• IEA releases its plan for a sustainable recovery

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      Patrick Lavery

      Combustion Industry News Editor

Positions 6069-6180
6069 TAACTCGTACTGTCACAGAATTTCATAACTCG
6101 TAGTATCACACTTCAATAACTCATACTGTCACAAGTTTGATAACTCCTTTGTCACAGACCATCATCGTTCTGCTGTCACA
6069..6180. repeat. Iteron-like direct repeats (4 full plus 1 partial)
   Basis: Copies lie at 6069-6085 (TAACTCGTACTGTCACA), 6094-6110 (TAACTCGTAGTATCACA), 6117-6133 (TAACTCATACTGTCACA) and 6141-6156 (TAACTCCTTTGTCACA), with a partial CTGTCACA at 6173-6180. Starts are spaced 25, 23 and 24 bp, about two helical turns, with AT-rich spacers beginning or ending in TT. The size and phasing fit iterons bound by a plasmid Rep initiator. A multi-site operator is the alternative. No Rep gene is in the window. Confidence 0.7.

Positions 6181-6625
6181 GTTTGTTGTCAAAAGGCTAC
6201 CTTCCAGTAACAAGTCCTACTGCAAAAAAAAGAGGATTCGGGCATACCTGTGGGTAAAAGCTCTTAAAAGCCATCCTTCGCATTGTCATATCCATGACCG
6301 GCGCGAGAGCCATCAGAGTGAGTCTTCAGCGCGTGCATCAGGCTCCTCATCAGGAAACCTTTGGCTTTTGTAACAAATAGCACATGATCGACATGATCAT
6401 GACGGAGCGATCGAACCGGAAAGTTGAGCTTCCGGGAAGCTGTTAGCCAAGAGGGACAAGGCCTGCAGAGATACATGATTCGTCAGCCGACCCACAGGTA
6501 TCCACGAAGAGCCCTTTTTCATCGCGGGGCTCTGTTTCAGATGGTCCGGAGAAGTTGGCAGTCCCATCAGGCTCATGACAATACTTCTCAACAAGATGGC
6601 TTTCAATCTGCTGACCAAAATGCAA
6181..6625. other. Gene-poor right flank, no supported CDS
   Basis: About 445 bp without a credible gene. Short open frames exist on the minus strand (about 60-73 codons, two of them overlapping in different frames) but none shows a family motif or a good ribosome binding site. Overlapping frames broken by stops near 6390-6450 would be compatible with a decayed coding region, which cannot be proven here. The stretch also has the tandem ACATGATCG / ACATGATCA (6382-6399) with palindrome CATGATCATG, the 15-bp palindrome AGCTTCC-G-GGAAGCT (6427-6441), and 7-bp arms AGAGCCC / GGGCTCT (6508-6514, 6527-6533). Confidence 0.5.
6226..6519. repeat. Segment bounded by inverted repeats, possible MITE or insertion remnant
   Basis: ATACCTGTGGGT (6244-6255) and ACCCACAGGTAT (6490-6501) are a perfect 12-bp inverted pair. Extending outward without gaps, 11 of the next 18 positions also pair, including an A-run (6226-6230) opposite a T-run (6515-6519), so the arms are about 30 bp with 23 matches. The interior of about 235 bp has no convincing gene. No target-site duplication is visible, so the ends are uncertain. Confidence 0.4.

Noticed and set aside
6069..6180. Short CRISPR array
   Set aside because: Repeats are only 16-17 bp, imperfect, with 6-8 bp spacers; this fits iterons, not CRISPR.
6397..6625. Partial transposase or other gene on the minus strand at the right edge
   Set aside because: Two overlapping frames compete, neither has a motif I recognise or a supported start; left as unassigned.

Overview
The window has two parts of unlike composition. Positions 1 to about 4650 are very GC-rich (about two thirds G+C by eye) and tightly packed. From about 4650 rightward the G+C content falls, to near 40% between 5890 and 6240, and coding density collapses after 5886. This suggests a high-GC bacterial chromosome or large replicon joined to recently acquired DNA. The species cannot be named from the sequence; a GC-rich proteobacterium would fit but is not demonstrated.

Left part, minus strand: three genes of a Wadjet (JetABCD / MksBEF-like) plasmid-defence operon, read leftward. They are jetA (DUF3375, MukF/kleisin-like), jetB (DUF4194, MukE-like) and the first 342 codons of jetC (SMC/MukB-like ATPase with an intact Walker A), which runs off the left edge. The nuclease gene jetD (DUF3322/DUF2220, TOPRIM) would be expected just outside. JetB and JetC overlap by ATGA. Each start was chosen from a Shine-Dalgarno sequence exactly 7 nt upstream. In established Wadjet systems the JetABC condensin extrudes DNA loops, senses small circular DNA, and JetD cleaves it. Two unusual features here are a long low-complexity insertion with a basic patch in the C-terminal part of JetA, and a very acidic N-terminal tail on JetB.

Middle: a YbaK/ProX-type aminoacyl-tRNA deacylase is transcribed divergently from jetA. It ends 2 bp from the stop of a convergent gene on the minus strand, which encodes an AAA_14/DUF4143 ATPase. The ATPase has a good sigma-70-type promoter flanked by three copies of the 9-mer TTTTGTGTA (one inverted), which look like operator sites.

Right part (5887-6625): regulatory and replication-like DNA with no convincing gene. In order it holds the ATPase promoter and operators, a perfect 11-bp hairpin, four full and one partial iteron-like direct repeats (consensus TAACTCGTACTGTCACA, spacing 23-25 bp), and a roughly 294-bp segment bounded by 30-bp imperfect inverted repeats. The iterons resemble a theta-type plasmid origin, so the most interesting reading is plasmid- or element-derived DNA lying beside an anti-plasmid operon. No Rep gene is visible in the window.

The International Energy Agency has released a Special Report on Sustainable Recovery, which outlines a three-year plan that governments can follow to guide their spending that simultaneously spurs economic growth and develops a cleaner power sector. The plan, the results of a collaboration with the International Monetary Fund, claims to be able to achieve a boost in global economic growth of 1.1% per year (in additional to ‘normal’ growth), save or create 9 million jobs per year, and reduce annual global energy-related greenhouse gas emissions by 4.5 billion tonnes by the end of the plan (equivalent to around a 13.5% reduction from 2019 levels). In doing so, it would reduce air pollution by 5%, provide clean cooking “solutions” to ~420 million people, and provide electricity to a further 270 million. Investment of around US$1 trillion (€892 billion) would be required per year (compared to a total ~US$9 trillion already pledged in spending on the recovery), equivalent to around 0.7% of global economic output, in a mix of governmental and private finance. Thirty policy measures are detailed in the plan, spanning electricity, transport, industry, buildings, fuels and emerging low-carbon technologies. The IEA estimates that around 3 million out of the 40 million people that are directly employed by the energy industry have had their jobs put at risk or have lost them during the COVID-19 crisis, and an addition of another 9 million jobs (mainly in improving energy efficiency in buildings, improving grids, and in renewables) would be highly welcome. Some of the investment would improve grid resiliency for the future, particularly as a significant portion of grid infrastructure is in need of renewal – as evidenced by wildfires triggered by deteriorating transmission wires in California and Australia. IEA chief Fatih Birol has said of the plan that it is not what governments must do, but what they can do, and key political decisions are clearly to be made in the coming months that will shape how cleanly the world recovers.